Ancient “very unusual” tomb discovered on Dingle Peninsula in Ireland

An ancient tomb has been discovered on the Dingle Peninsula in Ko Kerry, described by archaeologists as “unpillable” and “very unusual.” The tomb was discovered during agricultural work carried out by a farmer.

The National Monuments Service has demanded not to disclose the location of the tomb.

The tomb was discovered by a farmer during reclamation work when a large stone slab was turned over to reveal a slab-lined chamber.

Upon closer inspection, an adjoining additional chamber was discovered, which appears to be the front of the tomb.

The tomb contained an unusual smooth oval stone, believed to be human bone.

It is believed that the tomb may have been dated to the Bronze Age (2000 BC – 500 BC), but it could have been earlier as it has a number of very unusual features.

Archaeologists from the National Monuments Service and the National Museum of Ireland visited the site yesterday to conduct an initial survey.

Authorities say they will not comment on the find until a full survey has been completed. It is reported that the oval-shaped stone was removed from the tomb for storage.

Local archaeologists say this is a very unusual and significant find.

“Given its location, orientation and the presence of a large slab, we initially thought it was a Bronze Age tomb. But the design of this particular tomb is unlike any other Bronze Age burial we have. This is a very unusual tomb. She may be much older, but at this early stage it is very difficult to date her accurately, “said Michel Ó Coylein.

Archaeologist Dr. Breandan O Chiobhain said the find could be invaluable to our understanding of prehistoric burial rituals.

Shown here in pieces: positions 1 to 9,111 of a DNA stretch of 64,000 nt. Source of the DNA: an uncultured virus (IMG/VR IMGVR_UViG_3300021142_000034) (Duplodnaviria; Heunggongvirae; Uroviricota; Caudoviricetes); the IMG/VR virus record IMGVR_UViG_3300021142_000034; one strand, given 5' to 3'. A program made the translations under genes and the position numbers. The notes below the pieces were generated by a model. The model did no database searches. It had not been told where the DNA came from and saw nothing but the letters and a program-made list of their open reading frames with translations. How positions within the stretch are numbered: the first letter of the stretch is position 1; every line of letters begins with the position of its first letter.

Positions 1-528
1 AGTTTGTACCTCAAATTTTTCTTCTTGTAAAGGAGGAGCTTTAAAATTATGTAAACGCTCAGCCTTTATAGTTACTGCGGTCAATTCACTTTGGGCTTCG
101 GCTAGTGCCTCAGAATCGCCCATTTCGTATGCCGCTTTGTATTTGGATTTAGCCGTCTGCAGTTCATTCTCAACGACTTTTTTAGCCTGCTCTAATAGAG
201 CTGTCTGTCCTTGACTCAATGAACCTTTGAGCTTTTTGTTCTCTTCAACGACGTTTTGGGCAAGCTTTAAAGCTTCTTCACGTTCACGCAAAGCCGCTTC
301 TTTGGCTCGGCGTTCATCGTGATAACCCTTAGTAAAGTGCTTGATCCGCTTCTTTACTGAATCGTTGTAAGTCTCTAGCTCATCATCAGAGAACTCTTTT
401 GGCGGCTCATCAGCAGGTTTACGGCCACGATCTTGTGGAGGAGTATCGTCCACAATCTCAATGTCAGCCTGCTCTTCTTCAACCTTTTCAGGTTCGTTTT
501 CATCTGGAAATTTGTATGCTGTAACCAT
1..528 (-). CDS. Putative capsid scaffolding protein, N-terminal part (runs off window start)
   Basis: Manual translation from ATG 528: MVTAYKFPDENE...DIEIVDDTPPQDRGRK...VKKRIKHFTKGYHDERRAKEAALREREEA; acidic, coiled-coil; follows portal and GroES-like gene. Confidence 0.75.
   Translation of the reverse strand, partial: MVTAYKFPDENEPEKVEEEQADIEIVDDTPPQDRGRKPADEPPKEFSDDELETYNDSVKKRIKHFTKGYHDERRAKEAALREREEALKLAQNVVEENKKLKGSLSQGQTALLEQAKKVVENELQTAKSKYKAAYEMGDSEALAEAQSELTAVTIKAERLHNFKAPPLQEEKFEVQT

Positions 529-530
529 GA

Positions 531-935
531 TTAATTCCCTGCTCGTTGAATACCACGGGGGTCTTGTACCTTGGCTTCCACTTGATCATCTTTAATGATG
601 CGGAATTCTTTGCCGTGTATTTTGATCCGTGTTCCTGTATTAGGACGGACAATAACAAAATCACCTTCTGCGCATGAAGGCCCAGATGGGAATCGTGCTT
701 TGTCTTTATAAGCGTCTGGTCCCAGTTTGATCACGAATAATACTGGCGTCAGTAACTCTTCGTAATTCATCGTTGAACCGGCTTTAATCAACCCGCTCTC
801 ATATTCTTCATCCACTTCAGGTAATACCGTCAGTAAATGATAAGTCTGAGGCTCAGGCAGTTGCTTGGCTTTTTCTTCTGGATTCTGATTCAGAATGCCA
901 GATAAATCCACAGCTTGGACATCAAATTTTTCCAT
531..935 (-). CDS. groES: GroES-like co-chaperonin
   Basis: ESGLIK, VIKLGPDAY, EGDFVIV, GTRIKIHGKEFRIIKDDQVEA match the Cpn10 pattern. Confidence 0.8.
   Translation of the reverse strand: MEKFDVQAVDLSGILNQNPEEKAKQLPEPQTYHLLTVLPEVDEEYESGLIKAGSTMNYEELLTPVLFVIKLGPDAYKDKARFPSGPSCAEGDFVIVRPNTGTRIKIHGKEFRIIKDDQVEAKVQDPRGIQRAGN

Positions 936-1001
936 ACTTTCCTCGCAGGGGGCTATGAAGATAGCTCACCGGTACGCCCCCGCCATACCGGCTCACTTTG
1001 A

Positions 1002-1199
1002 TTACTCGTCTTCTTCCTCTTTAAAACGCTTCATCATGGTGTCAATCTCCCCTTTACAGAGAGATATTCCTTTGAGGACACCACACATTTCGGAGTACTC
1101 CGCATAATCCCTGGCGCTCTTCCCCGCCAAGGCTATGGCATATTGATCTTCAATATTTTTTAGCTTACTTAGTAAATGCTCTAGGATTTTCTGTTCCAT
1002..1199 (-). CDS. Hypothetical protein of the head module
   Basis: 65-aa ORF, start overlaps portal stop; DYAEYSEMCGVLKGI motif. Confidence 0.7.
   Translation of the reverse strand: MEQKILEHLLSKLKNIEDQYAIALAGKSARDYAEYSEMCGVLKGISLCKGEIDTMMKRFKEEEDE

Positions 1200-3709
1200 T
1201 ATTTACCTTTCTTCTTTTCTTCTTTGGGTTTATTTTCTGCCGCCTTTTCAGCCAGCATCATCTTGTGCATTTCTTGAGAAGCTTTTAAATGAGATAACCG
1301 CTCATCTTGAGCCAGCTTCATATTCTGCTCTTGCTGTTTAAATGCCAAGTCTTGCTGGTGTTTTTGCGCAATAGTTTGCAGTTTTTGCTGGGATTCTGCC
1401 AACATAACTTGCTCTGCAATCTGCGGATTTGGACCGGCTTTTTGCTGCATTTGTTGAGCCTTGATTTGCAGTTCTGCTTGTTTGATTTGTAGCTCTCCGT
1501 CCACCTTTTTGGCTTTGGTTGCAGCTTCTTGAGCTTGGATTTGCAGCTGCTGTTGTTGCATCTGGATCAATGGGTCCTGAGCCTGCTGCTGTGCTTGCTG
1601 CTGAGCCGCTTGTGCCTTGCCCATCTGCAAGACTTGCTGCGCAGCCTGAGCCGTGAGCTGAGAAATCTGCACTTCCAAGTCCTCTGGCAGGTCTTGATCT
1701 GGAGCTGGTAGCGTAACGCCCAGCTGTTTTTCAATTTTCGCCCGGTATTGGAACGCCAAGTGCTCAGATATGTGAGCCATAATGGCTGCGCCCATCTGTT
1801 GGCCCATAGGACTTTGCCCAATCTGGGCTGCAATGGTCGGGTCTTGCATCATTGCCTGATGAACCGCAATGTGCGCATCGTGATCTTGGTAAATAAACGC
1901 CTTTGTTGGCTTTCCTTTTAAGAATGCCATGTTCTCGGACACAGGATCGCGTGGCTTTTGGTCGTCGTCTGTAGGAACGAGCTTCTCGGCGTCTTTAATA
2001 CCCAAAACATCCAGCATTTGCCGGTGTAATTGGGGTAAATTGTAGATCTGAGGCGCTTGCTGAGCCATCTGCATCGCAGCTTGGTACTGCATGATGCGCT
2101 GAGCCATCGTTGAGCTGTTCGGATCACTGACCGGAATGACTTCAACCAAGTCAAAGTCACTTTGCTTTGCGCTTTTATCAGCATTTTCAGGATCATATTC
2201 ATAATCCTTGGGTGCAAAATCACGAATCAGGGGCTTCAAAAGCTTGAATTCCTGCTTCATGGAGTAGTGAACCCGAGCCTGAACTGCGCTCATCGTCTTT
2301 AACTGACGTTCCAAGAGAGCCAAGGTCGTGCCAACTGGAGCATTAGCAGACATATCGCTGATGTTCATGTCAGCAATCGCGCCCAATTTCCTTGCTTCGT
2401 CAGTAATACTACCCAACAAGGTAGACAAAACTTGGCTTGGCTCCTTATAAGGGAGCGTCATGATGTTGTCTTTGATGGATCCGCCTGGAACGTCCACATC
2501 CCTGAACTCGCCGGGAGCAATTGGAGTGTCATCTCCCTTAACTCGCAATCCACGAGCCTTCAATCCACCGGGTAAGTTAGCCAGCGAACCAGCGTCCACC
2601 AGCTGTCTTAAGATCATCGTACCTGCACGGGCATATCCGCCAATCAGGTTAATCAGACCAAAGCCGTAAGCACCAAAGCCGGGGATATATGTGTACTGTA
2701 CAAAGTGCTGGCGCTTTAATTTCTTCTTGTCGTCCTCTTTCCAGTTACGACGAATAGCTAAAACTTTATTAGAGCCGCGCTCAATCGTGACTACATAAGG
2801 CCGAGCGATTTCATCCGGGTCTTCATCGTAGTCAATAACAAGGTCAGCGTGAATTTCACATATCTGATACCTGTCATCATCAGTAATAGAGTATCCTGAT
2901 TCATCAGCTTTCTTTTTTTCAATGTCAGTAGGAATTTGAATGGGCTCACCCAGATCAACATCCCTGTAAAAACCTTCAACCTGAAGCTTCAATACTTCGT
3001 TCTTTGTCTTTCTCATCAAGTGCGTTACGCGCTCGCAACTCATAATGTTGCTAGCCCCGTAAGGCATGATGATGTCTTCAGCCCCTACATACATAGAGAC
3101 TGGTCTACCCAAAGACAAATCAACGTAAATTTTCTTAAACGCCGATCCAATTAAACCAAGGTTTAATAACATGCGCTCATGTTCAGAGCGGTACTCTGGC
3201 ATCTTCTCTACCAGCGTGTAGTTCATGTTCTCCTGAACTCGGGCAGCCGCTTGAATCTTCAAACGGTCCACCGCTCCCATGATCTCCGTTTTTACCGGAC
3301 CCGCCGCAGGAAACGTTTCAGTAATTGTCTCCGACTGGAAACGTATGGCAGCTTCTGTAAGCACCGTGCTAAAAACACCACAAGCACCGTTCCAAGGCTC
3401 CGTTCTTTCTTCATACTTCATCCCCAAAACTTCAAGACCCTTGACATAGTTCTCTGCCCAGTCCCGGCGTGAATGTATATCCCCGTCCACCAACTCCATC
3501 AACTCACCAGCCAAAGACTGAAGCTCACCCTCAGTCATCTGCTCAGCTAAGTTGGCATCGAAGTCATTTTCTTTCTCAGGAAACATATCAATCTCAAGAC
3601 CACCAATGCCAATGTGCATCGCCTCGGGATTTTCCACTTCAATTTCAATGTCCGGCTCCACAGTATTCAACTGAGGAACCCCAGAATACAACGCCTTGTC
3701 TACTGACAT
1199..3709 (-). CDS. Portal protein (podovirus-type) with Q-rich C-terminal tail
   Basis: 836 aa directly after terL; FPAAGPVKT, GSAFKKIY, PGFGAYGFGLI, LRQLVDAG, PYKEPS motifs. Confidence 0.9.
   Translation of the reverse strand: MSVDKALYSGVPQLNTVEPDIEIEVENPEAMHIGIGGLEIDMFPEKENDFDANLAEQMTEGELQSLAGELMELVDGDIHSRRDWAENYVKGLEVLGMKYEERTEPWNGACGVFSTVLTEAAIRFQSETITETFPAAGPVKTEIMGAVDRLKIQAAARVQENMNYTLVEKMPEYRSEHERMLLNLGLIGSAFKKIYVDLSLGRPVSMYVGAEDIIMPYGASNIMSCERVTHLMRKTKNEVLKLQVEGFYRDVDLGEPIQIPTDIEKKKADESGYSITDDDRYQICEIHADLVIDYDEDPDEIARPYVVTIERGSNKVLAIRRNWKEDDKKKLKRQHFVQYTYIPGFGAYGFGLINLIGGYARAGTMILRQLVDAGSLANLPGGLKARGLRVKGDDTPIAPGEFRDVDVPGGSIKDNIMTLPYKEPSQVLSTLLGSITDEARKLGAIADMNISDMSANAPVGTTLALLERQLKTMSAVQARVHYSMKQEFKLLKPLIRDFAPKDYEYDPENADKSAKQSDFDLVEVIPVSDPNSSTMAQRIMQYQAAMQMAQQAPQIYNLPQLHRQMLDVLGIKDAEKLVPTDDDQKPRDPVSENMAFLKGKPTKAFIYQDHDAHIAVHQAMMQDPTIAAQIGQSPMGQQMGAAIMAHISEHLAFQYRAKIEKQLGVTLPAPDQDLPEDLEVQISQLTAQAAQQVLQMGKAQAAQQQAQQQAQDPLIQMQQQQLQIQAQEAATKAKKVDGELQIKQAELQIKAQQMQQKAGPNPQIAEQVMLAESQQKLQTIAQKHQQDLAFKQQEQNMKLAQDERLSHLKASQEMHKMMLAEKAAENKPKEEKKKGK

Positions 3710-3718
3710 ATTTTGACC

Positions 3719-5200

“This tomb appears to be completely intact, in its original state and contains human remains. This is an extremely important find as the original structure has been preserved and has not been tampered with, as could have been the case with another open tomb, ”he said.

Dr Ó Cíobháin said that there are a significant number of tombs in the southwest of Ireland, particularly in Cork and Kerry.
Dingle.

“Most tend to be west and southwest oriented. It is not clear why, but this could represent celestial or lunar alignments. Some of these tombs have unusual features such as porticoes on the west side. But the entire tomb remains hidden underground, so it is difficult to fully appreciate its general appearance. ”

The tomb, which is located on private land, is in a vulnerable state, and there are fears that people visiting the site could cause further damage to the structure. Therefore, information about its location will not be disclosed.

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